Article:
The Trevor Family
The First Baron Trevor
The first Trevor to have a connection with Bromham was Thomas, 1st Baron Trevor. He was the son of Sir John Trevor of Trevalyn in Denbighshire who had been Secretary of State under King Charles II (1660-1688) and who died in 1672. His mother Ruth Hampden was the fourth, but first surviving, daughter of the parliamentarian John Hampden, one of the principal opponents of the Ship Money levied by King Charles I (1625-1649) and one of the king’s foremost enemies in the 1st Civil War before being killed at Chalgrove Field in 1643. The first baron was baptised on 8th March 1658 at Saint Bartholomew the Less in London, where his father would later be buried.
He was privately educated at Shilton, near Burford [Oxfordshire] and was admitted to the Inner Temple in 1672. He matriculated at Christ Church College, Oxford the following year, aged 14 and became a barrister in November 1680. In May 1683 he was appointed King’s Counsel for the Duchy of Lancaster and served in this capacity until 1689 when he became Queen’s Attorney and King’s Counsel, becoming Treasurer of Inner Temple the following year. On 2nd May 1692 he was appointed Solicitor General, being knighted on 21st October following, becoming Attorney General in 1695. He then became Lord Chief Justice of the Common Pleas on 5th July 1701 and a privy counsellor in June 1702 until 1714 when George I (1714-1727) replaced Queen Anne (1702-1714). He was re-appointed a privy counsellor in March 1726 when appointed Lord Privy Seal, becoming Lord President of the Council in May 1730. He was MP for Plympton [Devon] from 1692 to 1698 and for Lewes [Sussex] in 1701.
Thomas Trevor married eighteen year old Elizabeth, daughter of John Searle of Finchley [Middlesex] on 5th June 1690. She died in May 1702, aged 30 and was buried at Camberwell [Surrey]. His second wife, whom he married on 25th September 1704 was his cousin Anne, widow of Sir Robert Bernard.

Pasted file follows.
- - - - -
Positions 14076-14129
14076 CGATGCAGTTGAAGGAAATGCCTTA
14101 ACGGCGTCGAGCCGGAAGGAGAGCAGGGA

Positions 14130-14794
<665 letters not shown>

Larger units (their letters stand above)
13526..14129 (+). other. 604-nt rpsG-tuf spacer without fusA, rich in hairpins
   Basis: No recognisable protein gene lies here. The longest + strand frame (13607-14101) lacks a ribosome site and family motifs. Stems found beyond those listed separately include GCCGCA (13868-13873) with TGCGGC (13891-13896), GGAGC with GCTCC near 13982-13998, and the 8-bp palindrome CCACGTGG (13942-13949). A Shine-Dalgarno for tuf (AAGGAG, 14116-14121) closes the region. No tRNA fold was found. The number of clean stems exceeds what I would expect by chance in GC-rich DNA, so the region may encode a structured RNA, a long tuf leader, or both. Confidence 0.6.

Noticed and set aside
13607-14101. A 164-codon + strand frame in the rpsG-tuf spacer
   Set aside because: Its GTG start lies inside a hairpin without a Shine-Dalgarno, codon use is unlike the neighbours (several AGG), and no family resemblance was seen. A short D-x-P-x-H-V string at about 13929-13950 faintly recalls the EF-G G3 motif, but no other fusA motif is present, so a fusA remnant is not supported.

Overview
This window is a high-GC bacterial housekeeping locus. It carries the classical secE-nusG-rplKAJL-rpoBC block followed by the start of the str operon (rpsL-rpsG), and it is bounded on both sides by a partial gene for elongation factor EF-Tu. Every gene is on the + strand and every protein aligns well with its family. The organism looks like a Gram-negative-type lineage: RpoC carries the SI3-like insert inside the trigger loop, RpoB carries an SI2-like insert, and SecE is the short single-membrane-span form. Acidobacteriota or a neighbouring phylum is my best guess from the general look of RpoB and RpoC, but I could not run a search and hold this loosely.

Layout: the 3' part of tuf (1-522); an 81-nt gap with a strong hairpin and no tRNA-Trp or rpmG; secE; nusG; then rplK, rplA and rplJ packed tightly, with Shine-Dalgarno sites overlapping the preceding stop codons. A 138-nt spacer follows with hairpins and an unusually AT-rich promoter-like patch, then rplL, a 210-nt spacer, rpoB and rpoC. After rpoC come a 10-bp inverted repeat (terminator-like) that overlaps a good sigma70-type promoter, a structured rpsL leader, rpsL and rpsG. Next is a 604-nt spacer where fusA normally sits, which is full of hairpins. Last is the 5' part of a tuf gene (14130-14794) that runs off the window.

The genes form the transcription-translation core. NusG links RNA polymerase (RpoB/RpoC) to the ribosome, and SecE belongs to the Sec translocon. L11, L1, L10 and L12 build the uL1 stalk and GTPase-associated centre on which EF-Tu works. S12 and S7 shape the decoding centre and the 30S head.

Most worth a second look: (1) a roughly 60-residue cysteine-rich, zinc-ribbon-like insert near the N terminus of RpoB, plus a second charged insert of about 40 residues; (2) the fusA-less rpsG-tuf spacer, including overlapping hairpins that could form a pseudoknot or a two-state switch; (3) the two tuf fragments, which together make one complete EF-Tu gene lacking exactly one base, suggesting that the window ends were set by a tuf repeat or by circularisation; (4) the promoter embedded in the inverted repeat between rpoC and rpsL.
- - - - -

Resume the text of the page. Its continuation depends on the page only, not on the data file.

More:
In 1708 Sir Thomas bought his Bromham estates from Lewis Dyve. It is ironic that the grandson of a committed Parliamentarian took over the estate from a grandson of a passionate Royalist, Sir Lewis Dyve. The estates included Bromham Hall and the manors of Bowels, Brayes and Wakes. In recognition of his service to the state, Sir Thomas was created 1st Baron Trevor of Bromham on 1st January 1712. He died on 19th June 1730 and was buried in Bromham church and his monument now stands in the Dynevor Chapel on the north side of the chancel.
Detail on the monument to the 1st Baron Trevor in Bromham church May 2012
He was succeeded by his eldest son, another Thomas, who was born about 1692. He was educated at Bishop's Stortford [Hertfordshire] and, like his father, was admitted to Inner Temple. He attended Trinity College, Cambridge. On 2nd February 1714 he married Elizabeth, daughter of Timothy Burrell of Cuckfield [Sussex], a fellow barrister. She died in 1734, aged 37, and was buried at Cuckfield. He died on 22nd March 1753 and was buried at Bromham. His daughter Elizabeth married Charles Spencer, 3rd Duke of Marlborough on 23rd May 1732.
Monument to the 3rd Baron Trevor in Bromham church May 2012
The title was inherited by Thomas' brother John, who was born in August 1695. He attended Corpus Christi College, Cambridge and was also admitted to Inner Temple. He became King's Counsel and from 1724 to 1753 was Chief Justice of Carmarthen in Wales. Like his father he was a Fellow of the Royal Society. He was MP, as a whig, for Woodstock [Oxfordshire] from 1746 to 1753. He married Elizabeth, daughter of Sir Richard Steele, on 30th May 1732. The 3rd Baron died on 17th September 1764 at Bath [Somerset], aged 69 and was buried at Bromham where his monument may be seen in the north aisle. He had only one child, a daughter called Diana who was born in 1744 and died in 1778 and had severe learning difficulties.
The arms of the Viscounts Hampden
The barony was inherited by Thomas and John's half-brother Robert. He was born on 17th February 1706 and on 22nd February 1754 changed his name by royal licence to Hampden in order to inherit the estates of his great-grandfather John Hampden. He attended Queen's College, Oxford and was secretary of the British Embassy in The Hague from 1734 to 1736. He was envoy to the Netherlands from 1739 to 1746 - the Netherlands was an ally in the War of the Austrian Succession (1740-1748). He was joint Postmaster General from 1759 to 1765.